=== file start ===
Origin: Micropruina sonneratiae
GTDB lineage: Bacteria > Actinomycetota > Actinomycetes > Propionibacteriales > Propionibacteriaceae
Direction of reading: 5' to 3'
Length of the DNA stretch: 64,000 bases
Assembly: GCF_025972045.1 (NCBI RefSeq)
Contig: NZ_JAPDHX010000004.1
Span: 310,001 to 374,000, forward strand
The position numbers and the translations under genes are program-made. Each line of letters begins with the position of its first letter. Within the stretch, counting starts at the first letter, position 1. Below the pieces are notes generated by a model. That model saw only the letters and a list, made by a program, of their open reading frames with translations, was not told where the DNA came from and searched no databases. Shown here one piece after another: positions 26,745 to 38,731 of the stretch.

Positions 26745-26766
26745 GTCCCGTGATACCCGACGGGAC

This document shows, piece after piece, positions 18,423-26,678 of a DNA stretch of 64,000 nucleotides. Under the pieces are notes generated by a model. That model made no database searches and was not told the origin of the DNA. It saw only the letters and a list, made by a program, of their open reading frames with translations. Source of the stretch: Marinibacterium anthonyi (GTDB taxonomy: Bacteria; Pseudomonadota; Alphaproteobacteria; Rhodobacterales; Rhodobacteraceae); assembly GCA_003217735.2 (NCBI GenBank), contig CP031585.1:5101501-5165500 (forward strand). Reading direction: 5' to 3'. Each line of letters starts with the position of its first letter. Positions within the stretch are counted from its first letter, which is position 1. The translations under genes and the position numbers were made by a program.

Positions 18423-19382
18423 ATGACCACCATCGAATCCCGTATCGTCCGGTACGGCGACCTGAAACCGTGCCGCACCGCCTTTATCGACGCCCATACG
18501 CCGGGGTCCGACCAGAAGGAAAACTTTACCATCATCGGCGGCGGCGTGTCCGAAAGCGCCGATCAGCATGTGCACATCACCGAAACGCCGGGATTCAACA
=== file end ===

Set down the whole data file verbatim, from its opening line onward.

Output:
Origin: Micropruina sonneratiae
GTDB lineage: Bacteria > Actinomycetota > Actinomycetes > Propionibacteriales > Propionibacteriaceae
Direction of reading: 5' to 3'
Length of the DNA stretch: 64,000 bases
Assembly: GCF_025972045.1 (NCBI RefSeq)
Contig: NZ_JAPDHX010000004.1
Span: 310,001 to 374,000, forward strand
The position numbers and the translations under genes are program-made. Each line of letters begins with the position of its first letter. Within the stretch, counting starts at the first letter, position 1. Below the pieces are notes generated by a model. That model saw only the letters and a list, made by a program, of their open reading frames with translations, was not told where the DNA came from and searched no databases. Shown here one piece after another: positions 26,745 to 38,731 of the stretch.

Positions 26745-26766
26745 GTCCCGTGATACCCGACGGGAC

This document shows, piece after piece, positions 18,423-26,678 of a DNA stretch of 64,000 nucleotides. Under the pieces are notes generated by a model. That model made no database searches and was not told the origin of the DNA. It saw only the letters and a list, made by a program, of their open reading frames with translations. Source of the stretch: Marinibacterium anthonyi (GTDB taxonomy: Bacteria; Pseudomonadota; Alphaproteobacteria; Rhodobacterales; Rhodobacteraceae); assembly GCA_003217735.2 (NCBI GenBank), contig CP031585.1:5101501-5165500 (forward strand). Reading direction: 5' to 3'. Each line of letters starts with the position of its first letter. Positions within the stretch are counted from its first letter, which is position 1. The translations under genes and the position numbers were made by a program.

Positions 18423-19382
18423 ATGACCACCATCGAATCCCGTATCGTCCGGTACGGCGACCTGAAACCGTGCCGCACCGCCTTTATCGACGCCCATACG
18501 CCGGGGTCCGACCAGAAGGAAAACTTTACCATCATCGGCGGCGGCGTGTCCGAAAGCGCCGATCAGCATGTGCACATCACCGAAACGCCGGGATTCAACA